Background: Although myocardial perfusion scintigraphy is of proven value in the risk stratification of patients with a recent myocardial infarction who receive conventional therapy, its value in patients undergoing thrombolytic therapy remains controversial. Methods and Results: Seventy-one patients who received thrombolytic therapy for acute myocardial infarction had exercise 201Tl tomography and coronary angiography before hospital discharge. Eleven (15%) of 71 patients had ischemic ST-segment depression during exercise, whereas 27 patients (38%) had scintigraphic ischemia. Twenty-five (37%) of 68 patients had a cardiac event consisting of either death (n=2), recurrent myocardial infarction (n=5), congestive heart failure (n=7), or unstable angina (n=11) during a follow-up of 26±18 months. Univariate predictors of cardiac events were as follows: Killip class (P=.04); left ventricular ejection fraction (P<.0005); total (P=.002) and ischemic (P<.005) perfusion defect size; percent thallium lung uptake (P=.001); presence of infarct-zone redistribution (P=.02); and multivessel coronary artery disease (P=.01). By multivariate analysis, the significant joint predictors of risk were ejection fraction (P<.0005) and ischemic perfusion defect size (P=.005). The combination of ejection fraction and thallium tomography added significant incremental prognostic information to the clinical data, whereas angiography did not further improve a model that included clinical, ejection fraction, and tomographic variables. Conclusions: Quantitative exercise 201Tl tomography provides important incremental, long-term prognostic information in patients receiving thrombolytic therapy for acute myocardial infarction.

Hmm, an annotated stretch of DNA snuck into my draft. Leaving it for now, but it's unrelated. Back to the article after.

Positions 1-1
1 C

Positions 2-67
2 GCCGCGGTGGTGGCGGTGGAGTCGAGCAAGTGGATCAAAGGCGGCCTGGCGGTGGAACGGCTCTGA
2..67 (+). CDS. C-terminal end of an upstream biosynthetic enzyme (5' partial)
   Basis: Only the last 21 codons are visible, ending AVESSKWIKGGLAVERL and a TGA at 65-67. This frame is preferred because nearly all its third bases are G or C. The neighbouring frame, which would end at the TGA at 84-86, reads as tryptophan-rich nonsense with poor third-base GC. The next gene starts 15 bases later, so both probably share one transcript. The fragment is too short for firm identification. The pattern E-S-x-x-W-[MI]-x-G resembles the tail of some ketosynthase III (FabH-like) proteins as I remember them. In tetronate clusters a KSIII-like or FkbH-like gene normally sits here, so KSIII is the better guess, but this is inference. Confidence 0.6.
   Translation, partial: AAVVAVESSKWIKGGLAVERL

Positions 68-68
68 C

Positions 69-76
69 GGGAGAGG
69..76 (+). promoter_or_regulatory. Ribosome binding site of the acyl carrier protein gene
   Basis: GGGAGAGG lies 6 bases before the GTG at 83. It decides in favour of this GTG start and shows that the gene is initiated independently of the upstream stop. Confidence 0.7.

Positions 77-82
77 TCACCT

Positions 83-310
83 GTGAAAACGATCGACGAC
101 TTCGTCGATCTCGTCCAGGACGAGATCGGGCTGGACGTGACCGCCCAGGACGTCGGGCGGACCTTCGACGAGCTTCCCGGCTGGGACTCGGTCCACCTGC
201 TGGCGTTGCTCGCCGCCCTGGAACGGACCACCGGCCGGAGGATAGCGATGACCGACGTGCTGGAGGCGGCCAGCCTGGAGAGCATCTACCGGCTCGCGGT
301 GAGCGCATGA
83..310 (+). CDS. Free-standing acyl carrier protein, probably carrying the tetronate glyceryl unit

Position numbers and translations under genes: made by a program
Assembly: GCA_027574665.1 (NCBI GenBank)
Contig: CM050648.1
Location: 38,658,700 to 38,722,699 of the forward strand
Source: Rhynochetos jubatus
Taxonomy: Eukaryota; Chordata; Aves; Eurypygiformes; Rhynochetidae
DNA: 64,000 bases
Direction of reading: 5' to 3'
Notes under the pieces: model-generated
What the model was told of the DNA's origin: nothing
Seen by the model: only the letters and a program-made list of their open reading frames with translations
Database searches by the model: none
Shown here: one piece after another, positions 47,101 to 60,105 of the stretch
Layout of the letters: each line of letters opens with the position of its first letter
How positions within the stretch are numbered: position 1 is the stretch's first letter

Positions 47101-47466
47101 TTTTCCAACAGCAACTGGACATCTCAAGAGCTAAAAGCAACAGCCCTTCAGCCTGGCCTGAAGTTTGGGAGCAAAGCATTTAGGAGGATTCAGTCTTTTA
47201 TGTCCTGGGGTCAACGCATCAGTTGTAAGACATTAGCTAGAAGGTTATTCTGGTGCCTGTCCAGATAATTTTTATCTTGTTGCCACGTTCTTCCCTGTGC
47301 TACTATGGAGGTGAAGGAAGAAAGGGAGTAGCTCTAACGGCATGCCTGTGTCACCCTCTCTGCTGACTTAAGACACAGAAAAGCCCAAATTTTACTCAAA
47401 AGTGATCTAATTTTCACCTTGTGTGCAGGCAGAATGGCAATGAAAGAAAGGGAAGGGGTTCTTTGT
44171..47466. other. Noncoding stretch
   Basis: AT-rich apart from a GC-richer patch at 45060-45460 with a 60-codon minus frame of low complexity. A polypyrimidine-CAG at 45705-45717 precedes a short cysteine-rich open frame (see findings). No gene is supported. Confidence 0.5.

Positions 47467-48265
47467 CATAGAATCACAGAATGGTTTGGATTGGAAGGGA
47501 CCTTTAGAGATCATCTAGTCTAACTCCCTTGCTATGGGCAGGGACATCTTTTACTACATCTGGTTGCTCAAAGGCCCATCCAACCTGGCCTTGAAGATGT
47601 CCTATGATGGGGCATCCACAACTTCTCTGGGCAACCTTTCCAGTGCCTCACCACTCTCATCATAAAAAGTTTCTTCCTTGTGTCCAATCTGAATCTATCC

- myocardial infarction
ASJC Scopus subject areas
- Cardiology and Cardiovascular Medicine